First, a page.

The Interim Experience

by Katie LaSota
@katielasota

As a newer professional, I never thought that I would find myself in an interim position. When I made the decision to move from the College of Saint Benedict (CSB) to St. Cloud State University (SCSU) this last November, that’s exactly where I found myself. Making the decision to leave mid semester to become an interim employee was tough and intimidating. It is no secret that leaving before the end of the academic school year is taboo. At least, that was the message that I got from my grad program. This situation had me going against some of the most fundamental advice that my professor gave to our whole cohort. Leaving CSB was a tough decision for many reasons. Overall, I was having a great year and was making great relationships with my Resident Assistants (RAs) and my residents. All in all, I enjoyed working at CSB.

Deciding to apply at SCSU was an easy decision. The worst that they could say was that they hired someone else and I would still be happy and employed in my position at CSB. It became real and tough when they offered me the position. Becoming an interim at SCSU meant that I would have to find my own health insurance and that I had a contractual end date. While these concerns are real and impact my life, it was not as impactful as the experience that I was and am getting at SCSU.

Throughout the whole process, I was/am most excited about getting the opportunity to supervise a graduate assistant (GA). In my eyes, this was my next step. When I was offered the position I was astonished that as a young professional, I would already get the opportunity to supervise a GA. I remember all of the ups and downs of my GA experience and have allowed for those experiences to guide me in my interactions with my GA.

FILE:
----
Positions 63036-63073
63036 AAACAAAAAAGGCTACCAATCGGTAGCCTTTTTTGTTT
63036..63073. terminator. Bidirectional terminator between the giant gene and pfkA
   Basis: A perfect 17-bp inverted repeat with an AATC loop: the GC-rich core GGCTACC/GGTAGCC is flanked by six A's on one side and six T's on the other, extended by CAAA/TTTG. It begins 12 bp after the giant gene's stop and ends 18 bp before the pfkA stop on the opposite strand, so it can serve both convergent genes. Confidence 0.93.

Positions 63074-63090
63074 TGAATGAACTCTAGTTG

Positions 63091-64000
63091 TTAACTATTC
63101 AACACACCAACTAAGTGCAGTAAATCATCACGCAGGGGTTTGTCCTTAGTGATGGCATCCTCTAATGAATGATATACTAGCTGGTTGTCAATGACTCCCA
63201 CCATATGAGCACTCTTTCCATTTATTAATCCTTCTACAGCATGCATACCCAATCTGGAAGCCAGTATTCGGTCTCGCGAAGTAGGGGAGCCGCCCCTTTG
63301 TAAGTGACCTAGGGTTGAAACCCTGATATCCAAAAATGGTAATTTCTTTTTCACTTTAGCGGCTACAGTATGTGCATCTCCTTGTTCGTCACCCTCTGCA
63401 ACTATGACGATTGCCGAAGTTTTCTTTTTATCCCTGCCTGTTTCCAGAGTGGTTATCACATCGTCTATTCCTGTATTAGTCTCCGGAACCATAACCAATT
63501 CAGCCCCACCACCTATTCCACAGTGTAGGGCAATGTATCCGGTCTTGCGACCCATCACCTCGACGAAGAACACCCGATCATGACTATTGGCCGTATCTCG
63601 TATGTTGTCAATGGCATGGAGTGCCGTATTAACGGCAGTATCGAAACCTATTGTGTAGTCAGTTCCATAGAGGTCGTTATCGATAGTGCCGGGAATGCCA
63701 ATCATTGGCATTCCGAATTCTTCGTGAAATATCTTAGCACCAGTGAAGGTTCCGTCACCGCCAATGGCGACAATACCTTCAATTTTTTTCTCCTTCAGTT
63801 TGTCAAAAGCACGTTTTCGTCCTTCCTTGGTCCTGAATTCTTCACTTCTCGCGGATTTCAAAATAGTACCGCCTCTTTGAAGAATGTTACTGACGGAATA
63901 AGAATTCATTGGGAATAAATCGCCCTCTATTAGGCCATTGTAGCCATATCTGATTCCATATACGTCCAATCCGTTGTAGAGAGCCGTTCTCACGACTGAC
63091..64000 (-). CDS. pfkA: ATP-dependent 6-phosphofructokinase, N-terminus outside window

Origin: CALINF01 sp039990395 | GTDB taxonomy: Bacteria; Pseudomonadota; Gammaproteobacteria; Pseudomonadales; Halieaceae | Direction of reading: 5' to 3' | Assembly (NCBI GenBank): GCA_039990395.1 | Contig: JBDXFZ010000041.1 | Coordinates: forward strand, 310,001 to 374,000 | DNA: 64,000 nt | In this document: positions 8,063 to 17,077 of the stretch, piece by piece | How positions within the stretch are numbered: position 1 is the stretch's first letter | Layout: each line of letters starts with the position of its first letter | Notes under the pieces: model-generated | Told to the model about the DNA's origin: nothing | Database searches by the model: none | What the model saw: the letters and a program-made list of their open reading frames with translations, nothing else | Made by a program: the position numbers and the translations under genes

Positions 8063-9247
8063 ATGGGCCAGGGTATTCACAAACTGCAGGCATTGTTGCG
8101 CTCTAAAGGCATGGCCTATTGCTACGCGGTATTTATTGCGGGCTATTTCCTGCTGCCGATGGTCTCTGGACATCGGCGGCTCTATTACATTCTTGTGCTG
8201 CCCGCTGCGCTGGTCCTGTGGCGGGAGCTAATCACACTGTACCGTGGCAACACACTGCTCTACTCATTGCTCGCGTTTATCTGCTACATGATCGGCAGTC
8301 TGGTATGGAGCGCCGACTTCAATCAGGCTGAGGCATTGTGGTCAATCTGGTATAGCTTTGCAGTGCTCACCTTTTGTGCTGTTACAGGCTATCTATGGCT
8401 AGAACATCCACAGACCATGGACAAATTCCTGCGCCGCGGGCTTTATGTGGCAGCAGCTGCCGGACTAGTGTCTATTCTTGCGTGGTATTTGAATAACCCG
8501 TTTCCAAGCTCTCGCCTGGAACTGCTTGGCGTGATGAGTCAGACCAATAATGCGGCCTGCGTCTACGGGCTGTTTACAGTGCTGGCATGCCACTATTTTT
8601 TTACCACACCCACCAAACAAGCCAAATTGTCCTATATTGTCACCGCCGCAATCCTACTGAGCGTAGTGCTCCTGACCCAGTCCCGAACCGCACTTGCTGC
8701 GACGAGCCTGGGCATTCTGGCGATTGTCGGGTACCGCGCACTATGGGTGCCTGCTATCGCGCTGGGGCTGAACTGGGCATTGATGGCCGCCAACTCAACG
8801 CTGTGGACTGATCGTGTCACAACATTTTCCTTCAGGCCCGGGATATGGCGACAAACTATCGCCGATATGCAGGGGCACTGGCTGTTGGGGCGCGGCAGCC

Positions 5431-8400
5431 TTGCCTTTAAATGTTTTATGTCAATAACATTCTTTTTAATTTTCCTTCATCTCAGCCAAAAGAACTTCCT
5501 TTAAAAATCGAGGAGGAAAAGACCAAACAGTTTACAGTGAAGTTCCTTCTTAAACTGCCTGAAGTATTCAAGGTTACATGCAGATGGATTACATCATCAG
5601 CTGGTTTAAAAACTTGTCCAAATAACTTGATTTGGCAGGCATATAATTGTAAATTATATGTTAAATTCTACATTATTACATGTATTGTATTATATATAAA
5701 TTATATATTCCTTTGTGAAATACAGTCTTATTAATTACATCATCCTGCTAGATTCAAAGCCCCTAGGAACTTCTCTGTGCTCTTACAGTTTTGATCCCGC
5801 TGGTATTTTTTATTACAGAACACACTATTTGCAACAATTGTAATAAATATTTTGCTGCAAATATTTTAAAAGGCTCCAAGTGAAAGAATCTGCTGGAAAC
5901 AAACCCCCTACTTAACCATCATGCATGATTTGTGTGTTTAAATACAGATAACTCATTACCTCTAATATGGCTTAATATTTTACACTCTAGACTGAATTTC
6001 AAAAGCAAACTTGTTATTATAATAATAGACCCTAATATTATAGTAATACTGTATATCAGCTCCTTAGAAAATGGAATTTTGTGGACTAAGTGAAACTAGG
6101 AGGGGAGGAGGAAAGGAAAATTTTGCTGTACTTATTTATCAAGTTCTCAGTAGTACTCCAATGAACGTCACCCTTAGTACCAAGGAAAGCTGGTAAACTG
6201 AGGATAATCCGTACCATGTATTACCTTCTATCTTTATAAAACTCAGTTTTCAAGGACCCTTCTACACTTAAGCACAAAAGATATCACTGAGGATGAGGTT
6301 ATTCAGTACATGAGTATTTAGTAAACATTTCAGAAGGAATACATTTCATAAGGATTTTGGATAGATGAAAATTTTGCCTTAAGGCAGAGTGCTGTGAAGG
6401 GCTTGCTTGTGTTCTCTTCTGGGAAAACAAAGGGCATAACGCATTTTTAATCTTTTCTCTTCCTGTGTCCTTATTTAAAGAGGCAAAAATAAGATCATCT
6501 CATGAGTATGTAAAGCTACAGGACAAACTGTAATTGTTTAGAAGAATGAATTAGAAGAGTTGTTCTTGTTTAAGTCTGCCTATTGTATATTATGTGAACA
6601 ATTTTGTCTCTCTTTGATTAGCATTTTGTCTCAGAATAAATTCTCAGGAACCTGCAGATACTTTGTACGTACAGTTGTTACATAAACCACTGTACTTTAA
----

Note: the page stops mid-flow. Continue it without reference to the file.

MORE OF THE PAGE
Sometimes great opportunities fall into our laps at less than ideal times. This does not mean that we should rule them out as an option. This was my way of leaning in and being aggressive with the experiences that I wanted to gain to seek future advancement in housing/higher education. The lesson here is to take risks and decide for you. While others can offer you their opinions, you’re the one who could miss out on a great opportunity.

Student Affairs - the First Years

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